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While the misuse of antimicrobials in human health is a key factor accelerating the emergence of drug resistance, we should not overlook the role of agriculture. In the livestock sector, a significant portion of antimicrobials are provided in subtherapeutic doses over long periods of time to speed growth and prevent disease, rather than to treat illness. Currently, the United States and countries across Europe are major users of antimicrobials in livestock, but there is rapid growth in key developing countries. Following the recent discovery of a bacterial gene in pigs and people that conveys resistance to a last resort antibiotic drug, addressing agriculture’s contribution to antimicrobial resistance is more urgent. Moreover, the fact that the gene was discovered within a relatively short time in both China and the United States underscores the global nature of the problem. Drug resistant superbugs do not respect borders. To date, however, there has been little concrete action at the global level.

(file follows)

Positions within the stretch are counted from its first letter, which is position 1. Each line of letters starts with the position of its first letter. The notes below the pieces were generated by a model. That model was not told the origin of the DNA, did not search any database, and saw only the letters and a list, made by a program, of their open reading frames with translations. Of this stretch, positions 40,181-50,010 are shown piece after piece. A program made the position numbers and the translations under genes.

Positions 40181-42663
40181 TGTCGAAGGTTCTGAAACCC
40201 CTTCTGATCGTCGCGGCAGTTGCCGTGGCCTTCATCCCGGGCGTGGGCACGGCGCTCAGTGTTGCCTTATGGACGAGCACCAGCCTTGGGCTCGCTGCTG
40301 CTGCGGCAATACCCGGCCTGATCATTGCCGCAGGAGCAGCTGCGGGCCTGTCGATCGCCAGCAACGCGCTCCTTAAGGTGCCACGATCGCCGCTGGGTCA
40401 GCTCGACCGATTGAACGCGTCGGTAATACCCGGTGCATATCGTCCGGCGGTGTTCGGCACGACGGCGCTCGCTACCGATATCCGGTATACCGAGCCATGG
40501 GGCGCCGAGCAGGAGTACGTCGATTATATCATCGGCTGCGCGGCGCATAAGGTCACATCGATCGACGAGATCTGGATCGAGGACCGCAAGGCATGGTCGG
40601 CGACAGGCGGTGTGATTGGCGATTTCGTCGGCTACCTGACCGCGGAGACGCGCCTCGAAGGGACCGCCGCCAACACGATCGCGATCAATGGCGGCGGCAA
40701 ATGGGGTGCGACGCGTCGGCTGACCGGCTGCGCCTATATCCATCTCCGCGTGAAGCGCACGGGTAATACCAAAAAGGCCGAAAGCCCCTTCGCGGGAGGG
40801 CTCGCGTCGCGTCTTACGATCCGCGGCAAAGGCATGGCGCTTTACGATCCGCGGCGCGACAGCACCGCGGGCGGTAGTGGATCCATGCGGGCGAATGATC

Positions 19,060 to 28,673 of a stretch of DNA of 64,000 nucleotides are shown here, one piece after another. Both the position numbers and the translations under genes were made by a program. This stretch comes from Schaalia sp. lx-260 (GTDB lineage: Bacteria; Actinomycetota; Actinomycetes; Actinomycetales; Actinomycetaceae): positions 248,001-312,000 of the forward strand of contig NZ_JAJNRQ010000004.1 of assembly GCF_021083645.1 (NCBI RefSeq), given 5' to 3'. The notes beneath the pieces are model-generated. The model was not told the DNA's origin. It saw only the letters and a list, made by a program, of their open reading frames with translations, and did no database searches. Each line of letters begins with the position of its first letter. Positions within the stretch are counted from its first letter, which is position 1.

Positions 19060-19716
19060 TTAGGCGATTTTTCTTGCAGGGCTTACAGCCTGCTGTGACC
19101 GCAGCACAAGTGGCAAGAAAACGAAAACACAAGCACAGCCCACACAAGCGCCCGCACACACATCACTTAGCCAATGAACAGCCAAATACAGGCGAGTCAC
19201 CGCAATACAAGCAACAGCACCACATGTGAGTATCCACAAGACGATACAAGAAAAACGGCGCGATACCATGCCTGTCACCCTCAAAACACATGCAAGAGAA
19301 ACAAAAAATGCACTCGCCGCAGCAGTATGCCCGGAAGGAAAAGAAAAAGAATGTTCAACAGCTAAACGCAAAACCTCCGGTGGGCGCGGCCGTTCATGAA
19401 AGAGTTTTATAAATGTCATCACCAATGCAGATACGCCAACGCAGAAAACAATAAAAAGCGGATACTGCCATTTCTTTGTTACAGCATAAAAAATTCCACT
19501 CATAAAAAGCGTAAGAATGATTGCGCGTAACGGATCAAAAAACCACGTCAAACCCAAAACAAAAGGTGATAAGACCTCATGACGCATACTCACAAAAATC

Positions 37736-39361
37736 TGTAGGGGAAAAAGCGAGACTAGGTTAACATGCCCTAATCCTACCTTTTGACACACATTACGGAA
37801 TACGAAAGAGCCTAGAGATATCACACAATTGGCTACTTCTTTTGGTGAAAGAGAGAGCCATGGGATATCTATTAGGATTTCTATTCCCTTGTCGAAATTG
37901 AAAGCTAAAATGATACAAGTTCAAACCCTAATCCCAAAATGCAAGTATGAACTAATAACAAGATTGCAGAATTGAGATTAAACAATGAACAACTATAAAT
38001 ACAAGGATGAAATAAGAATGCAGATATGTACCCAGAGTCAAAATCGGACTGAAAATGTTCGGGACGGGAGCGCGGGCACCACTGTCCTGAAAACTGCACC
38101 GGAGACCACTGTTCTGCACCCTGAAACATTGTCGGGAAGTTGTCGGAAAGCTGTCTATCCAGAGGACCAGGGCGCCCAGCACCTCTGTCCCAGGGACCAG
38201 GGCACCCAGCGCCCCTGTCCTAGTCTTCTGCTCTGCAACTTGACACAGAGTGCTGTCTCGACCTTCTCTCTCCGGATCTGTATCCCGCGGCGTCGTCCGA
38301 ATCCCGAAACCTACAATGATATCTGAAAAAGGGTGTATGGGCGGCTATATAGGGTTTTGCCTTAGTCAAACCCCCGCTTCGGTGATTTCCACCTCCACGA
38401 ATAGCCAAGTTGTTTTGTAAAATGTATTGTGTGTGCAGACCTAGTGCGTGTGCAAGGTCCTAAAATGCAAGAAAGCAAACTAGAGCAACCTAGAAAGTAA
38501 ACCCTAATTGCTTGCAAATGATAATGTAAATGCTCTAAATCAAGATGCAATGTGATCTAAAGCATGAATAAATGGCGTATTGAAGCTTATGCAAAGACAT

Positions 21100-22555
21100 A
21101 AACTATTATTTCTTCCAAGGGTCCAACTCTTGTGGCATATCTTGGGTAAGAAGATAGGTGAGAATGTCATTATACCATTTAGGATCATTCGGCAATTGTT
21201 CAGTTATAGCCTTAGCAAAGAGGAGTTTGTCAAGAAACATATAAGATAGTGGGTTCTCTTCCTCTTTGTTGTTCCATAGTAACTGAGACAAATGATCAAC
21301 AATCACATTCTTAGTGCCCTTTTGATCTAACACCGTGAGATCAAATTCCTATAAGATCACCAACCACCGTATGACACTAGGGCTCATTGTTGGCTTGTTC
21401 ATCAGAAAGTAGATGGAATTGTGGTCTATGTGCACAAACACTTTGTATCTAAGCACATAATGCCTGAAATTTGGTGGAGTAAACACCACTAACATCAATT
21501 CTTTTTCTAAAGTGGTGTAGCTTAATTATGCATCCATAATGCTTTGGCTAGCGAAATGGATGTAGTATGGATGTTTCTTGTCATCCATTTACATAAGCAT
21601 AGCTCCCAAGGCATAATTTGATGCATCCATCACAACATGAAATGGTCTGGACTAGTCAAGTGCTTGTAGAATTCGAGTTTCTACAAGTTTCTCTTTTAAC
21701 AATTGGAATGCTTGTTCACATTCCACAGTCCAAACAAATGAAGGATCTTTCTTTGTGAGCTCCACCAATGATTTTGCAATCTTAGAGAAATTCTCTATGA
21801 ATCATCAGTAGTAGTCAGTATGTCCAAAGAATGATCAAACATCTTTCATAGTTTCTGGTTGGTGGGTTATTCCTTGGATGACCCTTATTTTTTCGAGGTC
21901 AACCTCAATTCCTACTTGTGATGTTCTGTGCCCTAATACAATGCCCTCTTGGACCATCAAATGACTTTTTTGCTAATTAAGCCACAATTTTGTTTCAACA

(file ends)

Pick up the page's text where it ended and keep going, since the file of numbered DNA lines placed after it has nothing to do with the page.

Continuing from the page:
This paper makes the case for a global treaty to reduce antimicrobial use in livestock. We propose that negotiations could begin with the two dozen or so key countries that account for the majority of global antimicrobial use in farm animals. This could help make significant inroads into the problem, even as those countries work to expand the treaty’s membership. Drawing on lessons learned from the Montreal Protocol on Substances that Deplete the Ozone Layer, the paper outlines a framework for a global treaty to reduce livestock’s contribution to the health threat posed by the spread of antimicrobial resistant bacteria.

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